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Image credit: ROSLAN RAHMAN/AFP/Getty Images

Disney's Maker Studios changes strategy and lays off employees

The YouTube network will focus on 300 of its most popular creators going forward.
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Disney-owned Maker Studios is putting its business through a major overhaul in an effort to become profitable. According to The Wall Street Journal, Disney is laying off around 80 people -- some of them are Maker employees, while some are from the House of Mouse's consumer products unit's digital-publishing division. This move eliminates job dupes as Disney fully absorbs Maker Studios almost three years after its $675 million acquisition. The layoffs aren't enough for the YouTube network to start making money, though, so it also plans to shed tens of thousands of creators to concentrate on a chosen few.

The studio will no longer help most of its 60,000 creators gain visibility and sell ads. It aims to work more closely with 300 of its most popular creators with the largest followings instead, as well as those most suited to work with Disney. YouTube creator Alexys Gabrielle, for instance, is making a show that's a tie-in to the "Oh My Disney" website that features games, interviews and skits promoting the company's franchises.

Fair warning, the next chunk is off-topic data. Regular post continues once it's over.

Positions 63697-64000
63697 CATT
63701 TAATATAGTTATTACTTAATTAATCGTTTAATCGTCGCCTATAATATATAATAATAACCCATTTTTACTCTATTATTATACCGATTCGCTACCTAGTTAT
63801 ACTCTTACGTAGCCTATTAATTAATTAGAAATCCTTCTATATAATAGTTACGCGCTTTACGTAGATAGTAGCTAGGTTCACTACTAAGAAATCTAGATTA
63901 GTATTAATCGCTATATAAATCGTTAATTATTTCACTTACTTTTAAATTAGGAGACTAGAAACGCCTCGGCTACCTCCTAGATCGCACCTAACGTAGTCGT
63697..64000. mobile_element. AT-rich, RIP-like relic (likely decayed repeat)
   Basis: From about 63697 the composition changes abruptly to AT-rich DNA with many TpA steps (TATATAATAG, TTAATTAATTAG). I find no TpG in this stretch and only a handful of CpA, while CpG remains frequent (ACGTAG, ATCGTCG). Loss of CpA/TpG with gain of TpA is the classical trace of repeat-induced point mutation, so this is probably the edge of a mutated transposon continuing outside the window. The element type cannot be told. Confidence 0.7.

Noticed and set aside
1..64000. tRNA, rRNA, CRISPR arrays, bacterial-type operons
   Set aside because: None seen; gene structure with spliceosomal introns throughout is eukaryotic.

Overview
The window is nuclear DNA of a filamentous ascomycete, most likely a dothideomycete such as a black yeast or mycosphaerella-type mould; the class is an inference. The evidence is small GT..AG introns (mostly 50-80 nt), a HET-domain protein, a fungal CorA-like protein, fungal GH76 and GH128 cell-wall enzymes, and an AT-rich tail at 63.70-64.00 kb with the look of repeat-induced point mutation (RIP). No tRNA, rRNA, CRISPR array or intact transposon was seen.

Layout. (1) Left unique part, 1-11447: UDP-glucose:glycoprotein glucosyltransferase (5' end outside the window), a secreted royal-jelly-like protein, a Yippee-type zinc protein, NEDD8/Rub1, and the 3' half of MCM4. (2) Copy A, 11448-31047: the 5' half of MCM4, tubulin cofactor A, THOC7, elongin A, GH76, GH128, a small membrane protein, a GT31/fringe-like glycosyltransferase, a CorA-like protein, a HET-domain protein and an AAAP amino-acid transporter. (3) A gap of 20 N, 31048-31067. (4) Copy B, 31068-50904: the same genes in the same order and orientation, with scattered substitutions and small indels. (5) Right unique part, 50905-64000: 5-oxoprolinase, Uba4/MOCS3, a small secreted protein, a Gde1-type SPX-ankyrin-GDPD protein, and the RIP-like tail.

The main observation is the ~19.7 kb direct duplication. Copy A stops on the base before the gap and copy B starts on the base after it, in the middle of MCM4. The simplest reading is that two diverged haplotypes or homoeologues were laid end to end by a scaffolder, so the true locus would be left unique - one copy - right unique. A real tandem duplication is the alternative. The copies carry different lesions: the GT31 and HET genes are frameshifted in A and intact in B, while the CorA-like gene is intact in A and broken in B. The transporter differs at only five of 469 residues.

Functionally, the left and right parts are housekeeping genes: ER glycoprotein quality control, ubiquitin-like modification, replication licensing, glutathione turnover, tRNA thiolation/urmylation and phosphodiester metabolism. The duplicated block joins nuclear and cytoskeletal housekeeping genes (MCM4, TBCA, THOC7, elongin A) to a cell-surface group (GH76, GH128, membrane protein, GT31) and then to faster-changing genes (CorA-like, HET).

Maker Studios has apparently never been profitable despite its status as one of YouTube's biggest networks. These changes have been in the works for quite a while and have nothing to do with the termination of Pewdiepie's partnership. One former Maker exec told Digiday that he was excited to join the company after the Disney acquisition. "But when you started to poke around," he said, "it was obvious there wasn't much there."

The studio's channels might be making hundreds of millions in ad revenue, but it doesn't own all of its creators' content. It can't sell videos to other platforms, and what it can do to make money is very, very limited. The only reason why its ad revenue and views kept on growing was because it added more and more channels.

In addition, Disney reportedly lost interest in investing the kind of money needed to create good original content like what Maker's rival studios are doing. Clearly, the company is disappointed that the network hasn't been financially successful like it thought it would be. The troubled network's future is now uncertain and most likely depends on how well its new strategy performs.

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